Plentiful snowfall, Himachal hopes for healthier apple crop titel
A thick blanket of snow covering the apple orchards of Himachal has increased the prospects of a good and healthy apple crop, state horticulture department director
Shimla: A thick blanket of snow covering the apple orchards of Himachal Pradesh has brought hopes of a bountiful crop this season among growers after two years of less than normal yield.
Last year, over 20 million boxes of apples of 20 kg each were harvested in the state – 20 percent less than the normal yield of 25 million boxes.This month’s snow, though delayed, has increased the prospects of a good and healthy apple crop, state horticulture department director Gurdev Singh said.
He said areas of upper Shimla, which accounted for 80 percent of the state’s total apple production, have seen more than three feet of snow. Apples are the mainstay of Himachal’s economy, with more than 200,000 families engaged in the fruit’s cultivation. The apple industry is worth over Rs 2,000 crore.
Gopal Mehta, a prominent apple grower in Kothgarh in Shimla district, said: “Plentiful snow will sufficiently increase the moisture content in the soil and help the apple plants, which are in dormancy these days, to get sufficient nutrients during summer”.
Experts say snow also helps maintain the minimum chilling period for an orchard, which ranges between 1,000 and 1,600 hours. SP Bhardwaj, former joint director of Dr YS Parmar University of Horticulture and Forestry in Solan, said the apple plants still needed chilling.
“A healthy crop requires chilling in this point in time with temperature hovering at seven degrees Celsius or less,” he said.
The recent snowfall will give sufficient time to the apple plants to remain in dormancy and lower the risk of premature bud breaking and flowering in mid-March, he added. But field reports say the snow has also destroyed apple plants in some areas of Shimla.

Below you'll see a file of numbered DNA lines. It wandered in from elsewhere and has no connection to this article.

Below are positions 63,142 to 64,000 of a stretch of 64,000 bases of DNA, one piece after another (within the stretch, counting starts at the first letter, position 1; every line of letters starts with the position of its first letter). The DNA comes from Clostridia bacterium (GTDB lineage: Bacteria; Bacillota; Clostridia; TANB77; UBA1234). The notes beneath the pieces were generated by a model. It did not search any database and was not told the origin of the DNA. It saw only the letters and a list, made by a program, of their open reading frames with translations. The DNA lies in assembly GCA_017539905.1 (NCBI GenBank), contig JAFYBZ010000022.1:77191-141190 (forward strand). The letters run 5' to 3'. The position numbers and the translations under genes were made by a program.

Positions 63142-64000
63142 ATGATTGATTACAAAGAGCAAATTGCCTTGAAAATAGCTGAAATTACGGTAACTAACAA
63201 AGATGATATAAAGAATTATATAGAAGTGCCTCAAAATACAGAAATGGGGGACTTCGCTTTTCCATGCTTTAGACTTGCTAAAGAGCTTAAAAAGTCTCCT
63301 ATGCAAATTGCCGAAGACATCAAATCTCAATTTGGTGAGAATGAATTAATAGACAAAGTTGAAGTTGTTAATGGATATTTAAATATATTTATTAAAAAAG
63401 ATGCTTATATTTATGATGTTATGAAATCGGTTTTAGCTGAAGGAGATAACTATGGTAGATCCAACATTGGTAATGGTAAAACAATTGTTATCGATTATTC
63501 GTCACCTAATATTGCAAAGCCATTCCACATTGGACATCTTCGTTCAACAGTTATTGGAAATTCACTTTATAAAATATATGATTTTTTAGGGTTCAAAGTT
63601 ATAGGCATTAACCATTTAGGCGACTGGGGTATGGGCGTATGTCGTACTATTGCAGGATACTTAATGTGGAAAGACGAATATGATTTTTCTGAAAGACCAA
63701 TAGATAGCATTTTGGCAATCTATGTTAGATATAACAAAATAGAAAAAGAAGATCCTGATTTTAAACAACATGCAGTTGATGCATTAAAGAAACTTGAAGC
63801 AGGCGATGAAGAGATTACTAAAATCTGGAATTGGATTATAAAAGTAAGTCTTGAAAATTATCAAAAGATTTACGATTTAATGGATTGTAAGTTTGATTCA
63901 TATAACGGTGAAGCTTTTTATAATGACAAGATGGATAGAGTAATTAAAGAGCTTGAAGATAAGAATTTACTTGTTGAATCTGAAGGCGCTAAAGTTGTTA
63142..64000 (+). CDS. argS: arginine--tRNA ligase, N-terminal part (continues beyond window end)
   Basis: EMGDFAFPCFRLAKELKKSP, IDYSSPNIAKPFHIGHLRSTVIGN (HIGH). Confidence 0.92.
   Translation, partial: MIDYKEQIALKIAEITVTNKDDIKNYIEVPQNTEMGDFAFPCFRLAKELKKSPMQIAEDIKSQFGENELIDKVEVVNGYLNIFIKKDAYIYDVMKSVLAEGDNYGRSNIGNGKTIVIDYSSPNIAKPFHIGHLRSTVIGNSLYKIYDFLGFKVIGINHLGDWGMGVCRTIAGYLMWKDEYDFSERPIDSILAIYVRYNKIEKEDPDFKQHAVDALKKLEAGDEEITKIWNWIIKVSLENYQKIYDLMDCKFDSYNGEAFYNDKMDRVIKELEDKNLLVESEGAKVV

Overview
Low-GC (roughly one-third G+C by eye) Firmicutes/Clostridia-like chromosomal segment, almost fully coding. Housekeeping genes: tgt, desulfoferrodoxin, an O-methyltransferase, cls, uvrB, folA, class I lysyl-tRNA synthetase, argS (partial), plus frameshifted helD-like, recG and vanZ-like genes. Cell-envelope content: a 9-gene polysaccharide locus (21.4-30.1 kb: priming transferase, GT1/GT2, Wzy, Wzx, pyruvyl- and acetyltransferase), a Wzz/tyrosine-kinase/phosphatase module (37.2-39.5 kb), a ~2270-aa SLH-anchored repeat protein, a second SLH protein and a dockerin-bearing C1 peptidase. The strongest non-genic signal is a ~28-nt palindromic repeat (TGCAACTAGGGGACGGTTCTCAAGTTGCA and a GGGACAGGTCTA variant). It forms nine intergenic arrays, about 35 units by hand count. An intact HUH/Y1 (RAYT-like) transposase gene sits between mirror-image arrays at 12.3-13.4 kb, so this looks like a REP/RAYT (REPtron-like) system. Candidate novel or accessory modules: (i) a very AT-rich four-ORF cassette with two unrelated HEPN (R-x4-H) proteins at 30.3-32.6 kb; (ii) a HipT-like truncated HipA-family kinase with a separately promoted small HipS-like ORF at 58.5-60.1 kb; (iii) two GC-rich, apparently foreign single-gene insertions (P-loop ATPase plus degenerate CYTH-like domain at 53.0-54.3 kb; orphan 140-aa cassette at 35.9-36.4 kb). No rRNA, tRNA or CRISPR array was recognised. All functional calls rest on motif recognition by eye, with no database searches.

Government officials said it was still too early to calculate the impact, but the damage could be seen more in orchards in Thanedar, Kotgarh and Kharapathar.
Horticulture Minister Vidya Stokes, an apple grower herself, said that it would take them some more days to assess the actual damage due to the January 17-19 snowfall.In 2010, there was a record production of 44.6 million boxes. But the figure fell to 14 million boxes the next year.
According to the horticulture department, the per hectare yield of apple ranged from five to seven tonnes, compared to 50 to 60 tonnes in European countries.
Weather is a day-to-day battle for apple growers. Sometimes, the snow is plentiful, but there is a prolonged dry spell in monsoon that dwarfs the fruit, leading to a decline in overall production. Weather vagaries such as hails, heavy rains, strong winds and excessive heat puncture hopes of the apple growers of a good harvest. According to estimates, hailstorms damage 20-30 percent of vegetable and fruit crops in the state every year.Apple constitutes about 81 percent of the state’s total fruit production. The harvesting generally begins in July and continues till November.
According to the 2011-12 Economic Survey, the area under apple cultivation has increased from 400 hectares in 1950-51 to 101,485 hectares in 2010-11.